In addition to reviewing interviews and market research on schools from Phase I, the subcommittee studied archdiocesan financial data, including school budgets, construction costs, endowment funds, outstanding bond commitments and tuition assistance programs. They also reviewed tuition and cost data for the largest 100 private schools in metro Atlanta, and interviewed school superintendents from other dioceses with successful programs.
Distilling the year’s work into a number of key findings, they made formal recommendations to the archbishop and the full planning committee. The recommendations included creating a master plan for the development of new schools and expanding existing schools in the archdiocese. They recommended as a preferred model that of building a parish school and constricting initial construction to grades K-2 or K-3, adding grades as the first class progresses. This method of expanding the school grade by grade rather than supporting the cost structure immediately of a K-8 school they believe gives new schools the greatest possible chance of long-term success.
The subcommittee also recommended the creation of Web-based tools to help parishes determine early in the process what cost structures to anticipate with various school construction projects.
They also recommended ways to increase tuition assistance, including utilizing a Georgia measure passed in 2008 that allows for the creation of student scholarship organizations that can lead to tax credits on a person’s Georgia state income tax. They also provided ideas to help schools control costs while ramping up to full capacity, and they recommended publicizing statements by popes and the U.S. Conference of Catholic Bishops on the need for all Catholics to support Catholic schools as a primary way the faith is passed on to the next generation.
Reynolds said the recommendations require time and hard work to accomplish their goals.
“Unfortunately, there are no magic bullets to help fix the mistakes of the past or to address the challenges upon us,” he said. “While we have identified many ways to improve what we are doing and how it’s done, nothing will happen overnight. Positive change will require hard work by many with the hope of providing the benefits for all.”
The next step is to develop the master plan for school expansion and new school development in the archdiocese. Consultants from Catholic University of America are part way through the process of surveying parishes in an effort to determine where potential new schools can be located.
“The passion for excellence in our schools is pervasive throughout the archdiocese. Our faculty, staff, administrators, parents, parishioners, religious all want to produce the best schools possible and make them available to every student who desires a Catholic education,” the chairman said.
The subcommittee, made up of all volunteers, has invested countless hours studying how to bring quality Catholic education to all who desire it, he said.
“Every suggestion, recommendation and action has had that in mind,” Reynolds said. “If we are successful it will mean that current and future generations of Catholics will have access to some of the best educational institutions available.”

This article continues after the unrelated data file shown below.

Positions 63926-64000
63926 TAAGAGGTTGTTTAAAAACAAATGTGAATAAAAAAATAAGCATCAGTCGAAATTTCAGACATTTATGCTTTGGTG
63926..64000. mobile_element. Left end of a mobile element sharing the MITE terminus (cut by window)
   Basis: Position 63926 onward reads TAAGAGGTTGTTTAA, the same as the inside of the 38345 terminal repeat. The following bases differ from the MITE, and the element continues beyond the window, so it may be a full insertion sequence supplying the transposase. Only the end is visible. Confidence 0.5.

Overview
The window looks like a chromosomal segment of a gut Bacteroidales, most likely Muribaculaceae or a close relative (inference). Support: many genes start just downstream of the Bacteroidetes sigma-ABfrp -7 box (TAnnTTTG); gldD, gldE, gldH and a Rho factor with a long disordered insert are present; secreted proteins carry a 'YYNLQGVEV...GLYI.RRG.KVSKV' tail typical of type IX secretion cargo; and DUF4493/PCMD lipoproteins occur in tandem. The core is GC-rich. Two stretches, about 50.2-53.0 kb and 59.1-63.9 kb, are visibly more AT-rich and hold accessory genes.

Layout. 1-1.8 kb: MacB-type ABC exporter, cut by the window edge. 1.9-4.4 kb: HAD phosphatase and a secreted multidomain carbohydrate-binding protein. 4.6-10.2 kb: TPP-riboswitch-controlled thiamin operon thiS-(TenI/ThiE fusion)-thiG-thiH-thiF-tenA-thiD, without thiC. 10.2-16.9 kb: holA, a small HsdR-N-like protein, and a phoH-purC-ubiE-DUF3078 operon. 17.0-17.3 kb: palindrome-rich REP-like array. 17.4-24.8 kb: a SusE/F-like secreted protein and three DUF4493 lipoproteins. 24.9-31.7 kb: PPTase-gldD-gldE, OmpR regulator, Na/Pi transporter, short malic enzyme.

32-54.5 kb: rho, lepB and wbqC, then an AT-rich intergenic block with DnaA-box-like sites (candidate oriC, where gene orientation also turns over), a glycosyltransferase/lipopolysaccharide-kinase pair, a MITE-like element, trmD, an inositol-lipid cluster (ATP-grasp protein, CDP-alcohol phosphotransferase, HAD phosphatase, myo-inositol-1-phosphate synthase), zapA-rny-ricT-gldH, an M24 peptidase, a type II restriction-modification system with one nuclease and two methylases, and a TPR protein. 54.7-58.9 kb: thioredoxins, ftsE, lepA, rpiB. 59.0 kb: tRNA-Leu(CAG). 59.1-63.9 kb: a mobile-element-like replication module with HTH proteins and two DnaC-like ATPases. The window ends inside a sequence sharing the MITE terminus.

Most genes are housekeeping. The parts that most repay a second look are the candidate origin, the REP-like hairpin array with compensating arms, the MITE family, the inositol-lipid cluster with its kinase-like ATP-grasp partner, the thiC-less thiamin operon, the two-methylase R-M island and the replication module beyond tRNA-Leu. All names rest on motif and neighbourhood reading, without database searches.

On the business model topic, the subcommittee looked into how the offices of the archdiocese work with parishes and schools.
The review found a gap in the archdiocesan offices’ understanding the issues of parishes; no measure of the effectiveness of archdiocesan programs; and that multicultural offices do not have a unified approach to reaching the communities.
Bill Hughey, chairman of the business model subcommittee, said during the past year they interviewed representatives of four other dioceses around the country to glean insights about how they faced similar challenges. Among topics addressed was the need to respond to the wide range of cultures in the Catholic population of North Georgia and how that impacts organizational structure and parish life. Seeking ways to help priests respond to rapid changes in the size and diversity of their parishes was another concern.
They also listened to presentations from departments to the Council of Priests.
Overall, the subcommittee seeks to bring tools from the business sector—and a customer-sensitive and data-driven mindset—into the organizational life of the archdiocese. This includes a review of what is currently being done at the archdiocesan level and asking probing questions about whether what is being done meets the needs of the church in the 21st century. It also includes establishing a method of regularly evaluating the services of the archdiocese by those who are being served—the priests and the parishes of the archdiocese.
Right now the priests are responding to the first online survey that gives them an opportunity to say how and to what extent archdiocesan programs and agencies assist them in their parishes. (See story below.)
The facilities model group found a lack of information-sharing about construction and renovation projects.
Valerie Landau, chair of the facilities subcommittee and a parishioner at Christ Our King and Savior Church, Greensboro, said pastors and parish finance and pastoral councils at the end of the planning effort should be able to learn from the construction experiences of other parishes. One goal is to establish an online library that will detail seven types of big-ticket improvement projects to be reviewed by parishes starting similar work, she said. It’ll include step-by-step processes utilized in other parishes and also review policies that governed the project. The goal is to have it online by December.
For more information visit www.archatl.com/offices/plancomm/.